Fakie Hits Back at 'Surprise' Letter in Arms Tender Row
Cape Town. Auditor-General Shauket Fakie has used the report by a joint investigating team on the arms programme to dispute allegations arising from a "surprise" letter presented at a hearing of Parliament's public accounts committee this week and to show the team dealt adequately with the allegations.
One allegation was that the successful bidder for a corvette subcontract, African Defence Systems (ADS), was allowed to alter its final bid price after the closing date for bids. This was claimed by Democratic Alliance MP Nigel Bruce at the hearing.
Fakie said yesterday that it would have been highly irregular to change a quote after the deadline, but the report made it clear that the quote deadline was April 16 1999 the date of the letter from ADS to the defence department and not April 15, as claimed by Bruce.
The April 15 deadline was the closing date set by main contractor German Frigate Consortium to get quotes for its subcontracts from ADS and rival C²I², and April 16 the department's deadline for the consortium to submit its bid.
C²I² submitted its quote on April 14, said Fakie.
However, Bruce said Fakie was avoiding the issues raised "that one of two companies tendering for a government contract was treated in a way that gave it an unfair advantage, that this was at best highly irregular, and that grounds could exist for an action to nullify the contract.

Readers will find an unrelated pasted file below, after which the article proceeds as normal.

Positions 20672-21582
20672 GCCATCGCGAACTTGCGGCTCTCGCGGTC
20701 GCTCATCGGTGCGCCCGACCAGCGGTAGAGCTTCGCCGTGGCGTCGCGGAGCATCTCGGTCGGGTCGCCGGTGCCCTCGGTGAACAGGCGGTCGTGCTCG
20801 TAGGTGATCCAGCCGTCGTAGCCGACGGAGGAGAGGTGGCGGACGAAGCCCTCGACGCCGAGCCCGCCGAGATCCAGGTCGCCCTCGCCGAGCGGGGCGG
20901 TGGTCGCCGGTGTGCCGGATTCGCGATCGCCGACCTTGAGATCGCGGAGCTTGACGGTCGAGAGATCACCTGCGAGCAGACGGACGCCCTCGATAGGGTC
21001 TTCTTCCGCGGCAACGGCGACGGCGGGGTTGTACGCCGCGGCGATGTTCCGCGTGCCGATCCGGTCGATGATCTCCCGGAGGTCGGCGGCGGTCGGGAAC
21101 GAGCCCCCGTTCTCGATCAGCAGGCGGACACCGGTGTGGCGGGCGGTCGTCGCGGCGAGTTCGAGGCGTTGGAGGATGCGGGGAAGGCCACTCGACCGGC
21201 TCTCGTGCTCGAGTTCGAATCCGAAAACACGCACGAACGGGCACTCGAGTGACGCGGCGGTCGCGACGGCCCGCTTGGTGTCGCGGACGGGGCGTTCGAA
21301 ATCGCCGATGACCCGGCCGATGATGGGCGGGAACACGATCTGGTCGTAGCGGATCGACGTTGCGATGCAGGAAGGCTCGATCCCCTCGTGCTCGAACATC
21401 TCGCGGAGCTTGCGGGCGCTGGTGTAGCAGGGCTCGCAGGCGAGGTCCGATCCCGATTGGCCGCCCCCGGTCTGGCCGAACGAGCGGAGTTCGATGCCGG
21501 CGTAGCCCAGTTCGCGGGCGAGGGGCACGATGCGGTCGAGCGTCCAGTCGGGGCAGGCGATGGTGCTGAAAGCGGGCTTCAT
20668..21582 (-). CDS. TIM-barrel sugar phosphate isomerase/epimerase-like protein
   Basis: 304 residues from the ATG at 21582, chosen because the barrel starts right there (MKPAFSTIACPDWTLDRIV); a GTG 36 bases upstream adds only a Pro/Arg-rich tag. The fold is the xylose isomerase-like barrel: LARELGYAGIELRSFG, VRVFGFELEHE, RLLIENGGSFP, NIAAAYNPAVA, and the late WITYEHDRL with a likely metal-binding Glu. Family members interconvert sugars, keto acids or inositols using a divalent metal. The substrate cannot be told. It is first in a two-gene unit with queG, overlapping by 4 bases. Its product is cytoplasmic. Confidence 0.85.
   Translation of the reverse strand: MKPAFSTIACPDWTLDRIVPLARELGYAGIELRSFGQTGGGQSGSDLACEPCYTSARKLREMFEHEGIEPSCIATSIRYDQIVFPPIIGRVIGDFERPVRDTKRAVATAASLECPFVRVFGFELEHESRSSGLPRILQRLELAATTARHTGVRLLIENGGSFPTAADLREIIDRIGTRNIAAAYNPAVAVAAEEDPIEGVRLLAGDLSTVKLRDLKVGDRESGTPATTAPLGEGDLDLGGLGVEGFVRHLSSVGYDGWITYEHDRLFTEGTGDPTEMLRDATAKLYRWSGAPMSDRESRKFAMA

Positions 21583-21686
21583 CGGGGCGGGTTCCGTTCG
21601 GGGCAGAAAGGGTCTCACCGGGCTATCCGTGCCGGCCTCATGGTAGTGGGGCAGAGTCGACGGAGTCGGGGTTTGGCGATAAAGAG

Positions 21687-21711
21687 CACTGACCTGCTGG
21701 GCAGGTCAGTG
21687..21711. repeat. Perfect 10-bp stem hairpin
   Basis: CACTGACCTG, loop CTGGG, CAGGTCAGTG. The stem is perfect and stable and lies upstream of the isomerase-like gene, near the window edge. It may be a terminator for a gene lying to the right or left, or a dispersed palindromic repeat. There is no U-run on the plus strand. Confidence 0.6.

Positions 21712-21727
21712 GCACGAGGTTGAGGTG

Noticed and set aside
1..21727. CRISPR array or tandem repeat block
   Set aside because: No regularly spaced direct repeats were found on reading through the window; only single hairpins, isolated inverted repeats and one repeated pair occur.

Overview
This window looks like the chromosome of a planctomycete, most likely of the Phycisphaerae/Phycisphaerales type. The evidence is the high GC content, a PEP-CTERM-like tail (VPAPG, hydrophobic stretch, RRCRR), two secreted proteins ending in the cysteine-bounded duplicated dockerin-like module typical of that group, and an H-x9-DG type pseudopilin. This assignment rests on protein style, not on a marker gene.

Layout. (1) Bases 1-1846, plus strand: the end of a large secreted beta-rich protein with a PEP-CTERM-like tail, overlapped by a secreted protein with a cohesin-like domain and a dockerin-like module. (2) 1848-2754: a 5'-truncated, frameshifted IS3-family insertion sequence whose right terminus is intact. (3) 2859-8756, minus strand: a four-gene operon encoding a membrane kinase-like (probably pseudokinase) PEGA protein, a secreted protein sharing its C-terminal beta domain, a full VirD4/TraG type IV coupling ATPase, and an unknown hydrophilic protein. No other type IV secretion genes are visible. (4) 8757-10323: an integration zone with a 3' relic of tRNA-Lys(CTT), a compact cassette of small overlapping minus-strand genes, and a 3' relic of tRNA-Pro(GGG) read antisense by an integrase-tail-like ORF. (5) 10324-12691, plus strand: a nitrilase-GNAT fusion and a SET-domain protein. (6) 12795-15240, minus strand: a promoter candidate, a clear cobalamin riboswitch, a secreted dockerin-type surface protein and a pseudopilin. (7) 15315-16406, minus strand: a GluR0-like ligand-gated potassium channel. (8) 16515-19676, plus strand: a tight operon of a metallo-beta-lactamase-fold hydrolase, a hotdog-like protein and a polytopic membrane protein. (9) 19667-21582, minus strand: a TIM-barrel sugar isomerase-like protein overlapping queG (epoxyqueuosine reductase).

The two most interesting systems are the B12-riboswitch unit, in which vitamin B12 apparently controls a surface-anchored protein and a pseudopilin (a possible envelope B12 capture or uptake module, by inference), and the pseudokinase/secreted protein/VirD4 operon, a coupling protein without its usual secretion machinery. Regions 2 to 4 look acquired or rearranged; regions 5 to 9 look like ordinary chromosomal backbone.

"This is not a matter that can be recorded as an irregularity and its consequences ignored."
Bruce said ADS was allowed to increase its price on May 7 after a best and final quotation request, which was usually intended to get a final discount. "Unusually in this case a premium was countenanced.
"What this controversy indicates is that the report cannot be the last word on the arms deal. It is neither a conclusive nor exhaustive investigation."
Fakie conceded that the report did not make recommendations on all possible irregularities dealt with in the chapter dealing with the C²I² complaints about the bidding process.
"We believe it would have been irregular that ADS had sight of C²I²'s quotes, but we were not able to prove this very conclusively. We say that there was a strong possibility that it could have happened," said Fakie.
"We were hesitant to make any formal recommendations (on this chapter) because we knew that there was the potential for the matter to go into litigation. By making recommendations we could in some way undermine the court process.
"The current investigation by (the national directorate of public prosecutions) on Schabir Shaik (who had interests in ADS) is very much interrelated to this issue."
Fakie also said the investigators seemed not to have followed things through with the German Frigate Consortium, and he was busy looking into this.
With acknowledgements to Linda Ensor and the Business Day.